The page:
Who was indiana founded by?

The Indiana Pacers are an American professional basketball team based in Indianapolis. The Pacers compete in the National Basketball Association as members of the league's Eastern Conference Central Division.

Who was indiana founded by?

The Indiana Pacers are an American professional basketball team based in Indianapolis. The Pacers compete in the National Basketball Association as members of the league's Eastern Conference Central Division. After George Rogers Clark and his army captured the lands west of the Appalachian Mountains, Virginia Governor Patrick Henry gave Clark and his men land in what is now Indiana. This land was colonized by Clark and his men and they built a small town that they called Clarksville, the first American settlement in Indiana.

Jeffersonville and New Albany, Indiana, were also founded around this same time. During this time, many migrants who arrived in Indiana encountered violence against blacks and were forced to relocate due to Indiana's numerous villages at dusk. While northern Indiana had been covered by glaciers, southern Indiana remained unchanged by the advance of ice, leaving plants and animals that could sustain human communities. With the founding in 1906 of the steel town of Gary halfway between the iron ore deposits of Minnesota's Mesabi Range, the coal deposits of central Appalachia and the limestone resources of southern Indiana and Illinois and the subsequent development of automobile manufacturing in South Bend, Indiana completed its transition from an agricultural to an industrial base.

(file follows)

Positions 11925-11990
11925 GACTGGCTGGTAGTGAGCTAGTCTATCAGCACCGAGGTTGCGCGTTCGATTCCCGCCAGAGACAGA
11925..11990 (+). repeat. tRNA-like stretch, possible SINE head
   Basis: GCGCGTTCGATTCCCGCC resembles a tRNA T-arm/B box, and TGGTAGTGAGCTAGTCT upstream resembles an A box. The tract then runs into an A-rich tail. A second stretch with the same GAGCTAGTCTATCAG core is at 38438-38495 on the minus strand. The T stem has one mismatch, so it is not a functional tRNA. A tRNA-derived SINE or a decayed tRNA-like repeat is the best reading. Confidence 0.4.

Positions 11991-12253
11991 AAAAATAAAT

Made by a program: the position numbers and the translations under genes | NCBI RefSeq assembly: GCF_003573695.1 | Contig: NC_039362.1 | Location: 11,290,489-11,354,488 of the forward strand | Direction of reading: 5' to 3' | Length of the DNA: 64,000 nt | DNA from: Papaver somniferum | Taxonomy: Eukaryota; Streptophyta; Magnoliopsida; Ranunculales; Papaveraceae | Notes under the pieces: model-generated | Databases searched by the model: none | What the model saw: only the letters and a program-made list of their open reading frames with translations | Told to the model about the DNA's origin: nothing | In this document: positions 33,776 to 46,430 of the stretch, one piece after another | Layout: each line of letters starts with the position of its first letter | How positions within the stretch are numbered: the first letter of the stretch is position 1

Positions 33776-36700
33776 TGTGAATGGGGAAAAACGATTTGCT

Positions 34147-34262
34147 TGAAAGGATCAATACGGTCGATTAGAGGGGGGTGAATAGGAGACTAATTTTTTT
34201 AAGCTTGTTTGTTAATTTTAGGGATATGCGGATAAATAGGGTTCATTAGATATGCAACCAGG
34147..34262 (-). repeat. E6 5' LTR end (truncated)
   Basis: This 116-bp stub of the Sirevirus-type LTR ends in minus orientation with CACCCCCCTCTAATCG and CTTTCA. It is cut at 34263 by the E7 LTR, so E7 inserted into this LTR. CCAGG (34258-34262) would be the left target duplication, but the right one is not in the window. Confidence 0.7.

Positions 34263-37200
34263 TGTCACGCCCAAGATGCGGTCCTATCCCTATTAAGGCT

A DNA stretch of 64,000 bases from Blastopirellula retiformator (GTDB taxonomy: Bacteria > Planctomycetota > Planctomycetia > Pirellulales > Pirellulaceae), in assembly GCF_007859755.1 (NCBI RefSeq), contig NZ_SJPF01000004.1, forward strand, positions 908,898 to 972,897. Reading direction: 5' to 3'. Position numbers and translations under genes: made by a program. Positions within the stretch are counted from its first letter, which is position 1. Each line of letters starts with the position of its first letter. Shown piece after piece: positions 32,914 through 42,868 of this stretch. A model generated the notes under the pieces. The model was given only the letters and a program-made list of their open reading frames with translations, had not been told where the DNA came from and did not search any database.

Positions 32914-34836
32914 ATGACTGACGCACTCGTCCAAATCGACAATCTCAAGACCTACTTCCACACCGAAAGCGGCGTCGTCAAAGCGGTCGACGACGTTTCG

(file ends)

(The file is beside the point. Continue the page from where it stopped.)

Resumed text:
Article XIII of the Indiana Constitution of 1851, which sought to exclude African Americans from settling in the state, was invalidated when the Indiana Supreme Court ruled in 1866 that it violated the newly approved Thirteenth Amendment of the United States. As the territory of Indiana grew in population and development, it was divided in 1805 and again in 1809 until, reduced to its current size and boundaries, it retained the name of Indiana and was admitted to the Union in 1816 as the nineteenth state. The ambitious development program of Indiana's founders came to fruition when Indiana became the fourth largest state in terms of population, as measured by the 1860 census. Slavery in Indiana was prohibited, however, this law did not apply to slave owners who lived in Indiana before the constitution came into force.

Later, ownership of the claim was transferred to the Indiana Land Company, the first recorded use of the word Indiana. The formal use of the word Indiana dates back to 1768, when a commercial company based in Philadelphia gave its land claim in the current state of West Virginia the name Indiana in honor of its previous owners, the Iroquois.

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